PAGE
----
Joseph Boulogne, Chevalier de Saint-Georges

Joseph Boulogne Chevalier de Saint-GeorgesI want to push my fav character from black history, Joseph Boulogne, Chevalier de Saint-Georges, since this is black history month.

OK, I want to push my fav character from black history, Joseph Boulogne, Chevalier de Saint-Georges, since this is black history month, and I just posted that MTV video on the subject.

A short and abbreviated summary of is accomplishments focusing on his musical talents:

Born in Guadeloupe, he was the son of George Bologne de Saint-Georges, a wealthy planter, and Nanon, his African slave. Among his many accomplishments he was a champion fencer, a virtuoso violinist and conductor of the leading symphony orchestra in Paris. During the French Revolution, Saint-Georges was colonel of the Légion St.-Georges, the first all-black regiment in Europe, fighting on the side of the Republic.
Not sure how much about him is factual and how much his reputation has been fictionalised. He has been called the “black Mozart”, which kind of denigrates his abilities as a musician to be compared to Mozart. His musical abilities were eclipsed by his swordsmanship until François Gossec dedicated a set of six Trios to Saint Georges in 1766 that led to the revealation that the famous swordsman also played the violin. Some of the most important musicians in Europe contributed and respected the Chevlier’s musical abilities.  Dedications in Gossec’s and violinist Antonio Lolli concertis that were also dedicated to the Chevalier suggest that Lolli polished his violin technique and Gossec was his composition teacher. There is no basis to the not always reliable François-Joseph Fétis’ claim that Saint-Georges studied violin with Jean-Marie Leclair, however similar traits in technique indicate Pierre Gaviniès as one of his mentors.
In 1769, the Parisian public was amazed to see Saint-Georges, the great fencer, among the violins of Gossec’s new orchestra, Le Concert des Amateurs. Two years later he became its concertmaster, and in 1772 he created a sensation with his debut as a soloist, playing his first two violin concertos, Op. II, with Gossec conducting the orchestra. “These concertos were performed last winter at a concert of the Amateurs by the author himself, who received great applause as much for their performance as for their composition.”
According to another source, “The celebrated Saint-Georges, mulatto fencer [and] violinist, created a sensation in Paris … [when] two years later … at the Concert Spirituel, he was appreciated not as much for his compositions as for his performances, enrapturing especially the feminine members of his audience.”

In 1773, when Gossec took over the direction of the prestigious but troubled Concert Spirituel, he designated Saint-Georges as his successor as director of the Concert des Amateurs. Less than two years under his direction, “Performing with great precision and delicate nuances [the Amateurs] became the best orchestra for symphonies in Paris, and perhaps in all of Europe.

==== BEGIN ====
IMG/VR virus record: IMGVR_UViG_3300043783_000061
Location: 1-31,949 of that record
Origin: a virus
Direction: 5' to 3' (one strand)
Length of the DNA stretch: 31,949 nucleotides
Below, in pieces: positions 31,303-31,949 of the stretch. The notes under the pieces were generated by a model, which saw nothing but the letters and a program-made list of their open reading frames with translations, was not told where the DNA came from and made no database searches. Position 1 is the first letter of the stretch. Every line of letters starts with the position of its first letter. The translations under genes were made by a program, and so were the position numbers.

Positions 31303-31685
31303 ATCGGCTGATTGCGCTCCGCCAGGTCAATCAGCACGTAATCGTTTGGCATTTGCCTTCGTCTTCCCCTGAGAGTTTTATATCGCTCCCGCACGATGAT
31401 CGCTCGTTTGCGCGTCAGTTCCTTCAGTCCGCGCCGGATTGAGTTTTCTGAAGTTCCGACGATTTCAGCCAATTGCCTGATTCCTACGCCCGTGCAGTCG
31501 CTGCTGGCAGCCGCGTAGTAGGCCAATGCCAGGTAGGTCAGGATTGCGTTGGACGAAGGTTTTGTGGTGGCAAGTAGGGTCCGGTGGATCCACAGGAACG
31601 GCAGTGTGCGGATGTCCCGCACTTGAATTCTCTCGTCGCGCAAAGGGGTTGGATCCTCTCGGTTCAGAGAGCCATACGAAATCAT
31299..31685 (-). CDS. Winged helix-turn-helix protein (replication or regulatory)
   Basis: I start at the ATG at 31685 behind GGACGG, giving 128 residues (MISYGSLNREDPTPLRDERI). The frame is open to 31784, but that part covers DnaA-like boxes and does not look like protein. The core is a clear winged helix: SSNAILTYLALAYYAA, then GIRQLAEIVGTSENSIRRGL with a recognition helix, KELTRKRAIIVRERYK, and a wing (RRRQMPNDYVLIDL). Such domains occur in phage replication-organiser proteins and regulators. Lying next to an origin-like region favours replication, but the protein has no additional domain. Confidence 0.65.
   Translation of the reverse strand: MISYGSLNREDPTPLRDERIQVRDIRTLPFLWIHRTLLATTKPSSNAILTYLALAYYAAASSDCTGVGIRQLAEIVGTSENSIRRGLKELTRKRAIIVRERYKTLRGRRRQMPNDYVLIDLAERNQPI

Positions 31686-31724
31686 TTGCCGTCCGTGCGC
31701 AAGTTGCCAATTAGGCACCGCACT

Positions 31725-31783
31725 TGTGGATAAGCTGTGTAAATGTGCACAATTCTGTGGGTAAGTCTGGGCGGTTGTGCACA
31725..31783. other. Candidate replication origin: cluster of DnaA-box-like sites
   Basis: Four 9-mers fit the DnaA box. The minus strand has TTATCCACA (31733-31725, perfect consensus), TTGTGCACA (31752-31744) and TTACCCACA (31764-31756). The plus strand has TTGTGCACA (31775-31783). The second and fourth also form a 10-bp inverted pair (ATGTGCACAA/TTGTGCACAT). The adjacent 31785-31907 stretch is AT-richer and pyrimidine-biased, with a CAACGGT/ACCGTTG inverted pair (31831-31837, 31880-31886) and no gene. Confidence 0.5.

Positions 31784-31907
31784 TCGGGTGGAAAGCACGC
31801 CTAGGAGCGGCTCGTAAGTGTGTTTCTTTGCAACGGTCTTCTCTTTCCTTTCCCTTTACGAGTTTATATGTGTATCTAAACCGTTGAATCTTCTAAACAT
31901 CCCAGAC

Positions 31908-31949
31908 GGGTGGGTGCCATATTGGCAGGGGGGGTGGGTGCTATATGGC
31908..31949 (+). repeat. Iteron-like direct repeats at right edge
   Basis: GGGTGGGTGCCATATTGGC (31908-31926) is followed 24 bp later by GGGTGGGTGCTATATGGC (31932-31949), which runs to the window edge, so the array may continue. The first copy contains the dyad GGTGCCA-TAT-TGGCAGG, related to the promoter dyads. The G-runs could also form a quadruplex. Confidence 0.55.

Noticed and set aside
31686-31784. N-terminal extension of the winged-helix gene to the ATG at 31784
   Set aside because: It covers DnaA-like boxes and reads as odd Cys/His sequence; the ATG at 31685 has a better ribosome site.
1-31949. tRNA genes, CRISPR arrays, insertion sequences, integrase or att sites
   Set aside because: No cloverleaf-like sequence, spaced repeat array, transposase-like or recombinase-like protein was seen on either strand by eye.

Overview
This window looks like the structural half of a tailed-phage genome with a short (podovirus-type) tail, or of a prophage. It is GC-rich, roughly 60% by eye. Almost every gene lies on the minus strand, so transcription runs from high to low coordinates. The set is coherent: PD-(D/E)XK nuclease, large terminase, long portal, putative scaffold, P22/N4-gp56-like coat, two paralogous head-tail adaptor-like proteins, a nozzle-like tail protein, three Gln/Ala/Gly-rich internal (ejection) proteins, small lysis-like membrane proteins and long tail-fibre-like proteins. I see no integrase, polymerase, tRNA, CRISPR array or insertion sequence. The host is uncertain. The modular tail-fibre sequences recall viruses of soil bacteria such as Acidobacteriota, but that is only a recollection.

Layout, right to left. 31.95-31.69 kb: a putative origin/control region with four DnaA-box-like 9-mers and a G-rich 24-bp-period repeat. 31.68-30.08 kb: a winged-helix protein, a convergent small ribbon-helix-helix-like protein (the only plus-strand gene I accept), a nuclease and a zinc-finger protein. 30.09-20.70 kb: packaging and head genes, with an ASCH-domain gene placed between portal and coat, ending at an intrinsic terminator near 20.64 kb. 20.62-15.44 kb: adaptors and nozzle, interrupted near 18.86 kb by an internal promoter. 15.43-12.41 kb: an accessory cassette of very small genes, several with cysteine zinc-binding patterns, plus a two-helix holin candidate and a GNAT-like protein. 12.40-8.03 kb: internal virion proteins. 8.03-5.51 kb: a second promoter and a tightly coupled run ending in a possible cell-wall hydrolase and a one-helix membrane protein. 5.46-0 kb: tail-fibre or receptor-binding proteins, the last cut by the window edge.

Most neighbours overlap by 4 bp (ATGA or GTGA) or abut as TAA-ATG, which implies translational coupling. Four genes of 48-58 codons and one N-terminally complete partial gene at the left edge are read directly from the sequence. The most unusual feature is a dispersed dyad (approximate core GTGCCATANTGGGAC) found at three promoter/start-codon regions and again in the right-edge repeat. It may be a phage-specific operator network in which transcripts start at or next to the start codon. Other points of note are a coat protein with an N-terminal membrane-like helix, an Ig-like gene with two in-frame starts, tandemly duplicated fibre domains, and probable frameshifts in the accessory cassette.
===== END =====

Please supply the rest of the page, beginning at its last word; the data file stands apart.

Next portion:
In 1781, due to the massive financial losses incurred by its patrons in shipping arms to the American Revolution, Saint Georges’s Concert des Amateurs had to be disbanded. Not one to let it go without a fight, Saint-Georges turned to his friend and admirer, Philippe D’Orléans, duc de Chartres, for help. In 1773 at age 26, Philippe was elected Grand Master of the ‘Grand Orient de France’ after uniting all the Masonic organizations in France. Responding to Saint-Georges’s plea, Philippe revived the orchestra as part of the Loge Olympique, an exclusive Freemason Lodge. Renamed Le Concert Olympique, with practically the same personnel, it performed in the grand salon of the Palais Royal. In 1785, Count D’Ogny, grandmaster of the Lodge and member of its cello section, authorized Saint-Georges to commission Haydn to compose six new symphonies for the “Concert Olympique.” Conducted by Saint-Georges, Haydn’s “Paris” symphonies were first performed at the Salle des Gardes-Suisses of the Tuileries, a much larger hall, in order to accommodate the huge public demand to hear Haydn’s new works.

 He has been portrayed in fiction. I thought I had posted about him being in the Nicolas Le Floch book/episode, Le dîner de Gueux (Beggars Banquet) where he is the champion of Louis XV in a fencing match. Not sure if some of his life has been “enhanced” by Roger de Beauvoir’s 1840 romantic novel about him called, Le Chevalier de Saint-Georges, or if it is truly as incredible without needing embellishments.  His musical talents are quite impressive, but he was more than just a musician.  The Chevalier was a man of his times in reality the way Nicolas Le Floch is in the fictional series.
Not sure why he is not better known other than he is “French”, but that shouldn’t detract on his reputation in modern times. It sure didn’t when he was alive.
The wikipedia article on him is quite impressive.

 

Advertisements
%d bloggers like this: